As now familiar in WWII books ( including those by Bulge authors like Parker, Reynolds and Wijers ) many first-hand accounts are used to great effect throughout. For me, the jewel in this books' crown are the reminiscences of Knittel's adjutant Hans-Martin Leidreiter ( who is seen in the famous photo of Knittel taken at Vaulx-Richard ). The author was fortunate enough to have corresponded at length with Leidreiter before his passing. And yes, he even tells the story behind 'that' photo !

    It seems a shame that this book, being self-published, will probably see only limited circulation. Surely it'd be good to have a 'Stackpole'- type reprint at some stage ?

    I've written too much here - ultimately, Knittel seems a somewhat sad character. The photo of the balding Sturmbannfuhrer beaming indulgently at his young ( French ) bride is especially poignant.....

    I know that my copy will accompany me when I return to the Ardennes. I can't recommend it as an introductory Bulge read....but apart from that, I recommend it very highly indeed.

    Treat yourself - buy it ! :grad:
     
  2. gtblackwell

    gtblackwell Well-Known Member Patron  

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    Martin, thank you for this insightful review. One is urged to buy it but I hope it comes out in e-reader form at some point as I cannot read standard type sizes. Your post have a reputation for being well thought out so this is a good send off for Herr Worst.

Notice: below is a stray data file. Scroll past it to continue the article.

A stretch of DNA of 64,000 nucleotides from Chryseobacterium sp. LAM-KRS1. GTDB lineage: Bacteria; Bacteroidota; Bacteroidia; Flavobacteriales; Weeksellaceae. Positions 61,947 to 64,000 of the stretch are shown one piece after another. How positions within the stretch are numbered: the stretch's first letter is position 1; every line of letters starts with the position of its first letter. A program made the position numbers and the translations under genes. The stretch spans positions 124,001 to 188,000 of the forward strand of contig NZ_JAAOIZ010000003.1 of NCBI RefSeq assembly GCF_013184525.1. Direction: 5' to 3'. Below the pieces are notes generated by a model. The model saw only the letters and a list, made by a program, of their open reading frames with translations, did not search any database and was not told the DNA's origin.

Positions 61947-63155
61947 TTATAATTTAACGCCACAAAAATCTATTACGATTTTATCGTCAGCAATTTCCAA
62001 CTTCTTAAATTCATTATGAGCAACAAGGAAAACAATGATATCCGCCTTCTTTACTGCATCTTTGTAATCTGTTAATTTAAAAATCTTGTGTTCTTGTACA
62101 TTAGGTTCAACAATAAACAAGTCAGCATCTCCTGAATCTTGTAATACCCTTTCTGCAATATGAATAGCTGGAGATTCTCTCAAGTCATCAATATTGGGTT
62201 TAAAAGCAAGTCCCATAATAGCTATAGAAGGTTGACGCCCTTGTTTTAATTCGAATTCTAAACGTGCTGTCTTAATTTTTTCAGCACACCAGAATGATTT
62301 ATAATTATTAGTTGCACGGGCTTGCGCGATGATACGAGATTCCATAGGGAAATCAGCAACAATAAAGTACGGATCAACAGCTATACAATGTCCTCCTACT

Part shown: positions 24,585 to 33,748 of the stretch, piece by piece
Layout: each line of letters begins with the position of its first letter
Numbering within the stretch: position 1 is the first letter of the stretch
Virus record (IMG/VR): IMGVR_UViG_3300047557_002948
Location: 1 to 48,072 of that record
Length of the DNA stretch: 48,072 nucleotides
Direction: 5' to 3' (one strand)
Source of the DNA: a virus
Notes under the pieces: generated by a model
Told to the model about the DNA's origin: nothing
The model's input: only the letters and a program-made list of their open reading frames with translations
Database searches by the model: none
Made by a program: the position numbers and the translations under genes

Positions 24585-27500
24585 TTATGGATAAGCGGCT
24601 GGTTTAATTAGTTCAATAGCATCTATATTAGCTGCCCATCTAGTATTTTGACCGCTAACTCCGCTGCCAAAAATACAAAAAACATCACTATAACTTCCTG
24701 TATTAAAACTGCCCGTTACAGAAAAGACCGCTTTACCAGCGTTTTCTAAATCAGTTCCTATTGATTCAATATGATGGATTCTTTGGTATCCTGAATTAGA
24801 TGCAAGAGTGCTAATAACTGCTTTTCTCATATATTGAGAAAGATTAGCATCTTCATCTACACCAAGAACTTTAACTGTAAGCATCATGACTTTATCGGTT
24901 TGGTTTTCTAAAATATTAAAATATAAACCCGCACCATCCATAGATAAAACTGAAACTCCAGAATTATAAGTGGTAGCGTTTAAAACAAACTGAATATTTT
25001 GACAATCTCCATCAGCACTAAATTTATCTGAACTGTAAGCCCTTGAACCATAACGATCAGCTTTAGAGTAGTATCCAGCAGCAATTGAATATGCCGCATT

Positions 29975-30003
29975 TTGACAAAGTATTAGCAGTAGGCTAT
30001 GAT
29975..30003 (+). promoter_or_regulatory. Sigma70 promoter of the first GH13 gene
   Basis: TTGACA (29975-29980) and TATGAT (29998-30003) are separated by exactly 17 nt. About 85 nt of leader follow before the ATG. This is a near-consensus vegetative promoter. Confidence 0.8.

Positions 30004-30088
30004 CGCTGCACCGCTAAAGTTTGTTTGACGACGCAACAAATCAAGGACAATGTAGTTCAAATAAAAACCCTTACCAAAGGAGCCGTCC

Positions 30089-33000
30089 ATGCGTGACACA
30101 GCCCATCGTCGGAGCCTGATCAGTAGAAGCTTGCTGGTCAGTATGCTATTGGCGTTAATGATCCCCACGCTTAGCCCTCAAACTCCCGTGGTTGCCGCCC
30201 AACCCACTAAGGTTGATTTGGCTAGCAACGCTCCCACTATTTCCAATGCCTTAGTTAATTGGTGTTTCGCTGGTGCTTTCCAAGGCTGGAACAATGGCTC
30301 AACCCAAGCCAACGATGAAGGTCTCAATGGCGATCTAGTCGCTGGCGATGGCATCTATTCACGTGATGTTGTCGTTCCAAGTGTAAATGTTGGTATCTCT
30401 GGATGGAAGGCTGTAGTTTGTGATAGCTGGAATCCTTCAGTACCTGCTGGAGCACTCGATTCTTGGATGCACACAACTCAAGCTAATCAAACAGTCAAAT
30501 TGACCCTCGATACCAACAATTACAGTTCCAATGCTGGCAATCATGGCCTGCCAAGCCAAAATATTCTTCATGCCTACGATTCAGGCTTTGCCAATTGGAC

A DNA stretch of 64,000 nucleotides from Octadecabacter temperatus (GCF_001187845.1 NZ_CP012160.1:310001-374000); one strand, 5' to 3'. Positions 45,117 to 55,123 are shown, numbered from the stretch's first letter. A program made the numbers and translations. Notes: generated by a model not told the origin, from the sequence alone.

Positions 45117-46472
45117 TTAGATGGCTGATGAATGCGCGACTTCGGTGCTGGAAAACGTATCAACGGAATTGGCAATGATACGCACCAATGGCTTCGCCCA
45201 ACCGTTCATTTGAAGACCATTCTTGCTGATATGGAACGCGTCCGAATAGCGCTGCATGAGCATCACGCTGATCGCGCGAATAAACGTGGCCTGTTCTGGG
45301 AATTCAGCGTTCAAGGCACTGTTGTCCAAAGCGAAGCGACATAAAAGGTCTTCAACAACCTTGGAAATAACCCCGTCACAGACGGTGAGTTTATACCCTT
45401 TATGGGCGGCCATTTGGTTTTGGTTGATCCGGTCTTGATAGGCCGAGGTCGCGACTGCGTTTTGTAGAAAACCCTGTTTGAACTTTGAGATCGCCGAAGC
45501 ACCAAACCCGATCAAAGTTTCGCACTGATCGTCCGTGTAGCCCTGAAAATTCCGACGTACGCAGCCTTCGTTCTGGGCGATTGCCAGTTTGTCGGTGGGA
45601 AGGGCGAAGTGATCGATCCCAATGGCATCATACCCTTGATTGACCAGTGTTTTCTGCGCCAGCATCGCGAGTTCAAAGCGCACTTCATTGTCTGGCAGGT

Many e-boots are expensive so that form would allow the duplication with good earnings to the author.. It sounds like a "labor of love" effort.

    Gaines
     
  3. KodiakBeer

    KodiakBeer Member

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    What the Professor said... Yes, excellent review!

    I believe another edition is in the works through Amazon. If that is true then it will be available worldwide and for many years into the future. I hope that does come off because this is (in my opinion) the definitive work on LAH, even though it concentrates on Knittel's recce unit. I say this guiltily, because I've only scratched the surface reading the sections that deal with my beloved 30th ID.

    I need to sit down and read it thoroughly and make copious notes. I've been putting that off for some weeks, like a wine aficionado saving a rare vintage for the right time.
     
  4. Slipdigit

    Slipdigit Good Ol' Boy Staff Member WW2|ORG Editor

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    Well, you've sold me, Martin.
     
  5. Ruimteaapje

    Ruimteaapje Member

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    Thank you ever so much for the wonderful review Martin, I had not noticed that you started a new topic for it! And thank you for the kind words Keith!

    We considered an e-reader version but it is not to be released in the near future. A hardcover edition of the book will be added to the webshop next week...

    http://www.boekenbestellen.nl/boek/gustav-knittel/17352?lang=en

    Regarding "that photo" mentioned by Martin... :)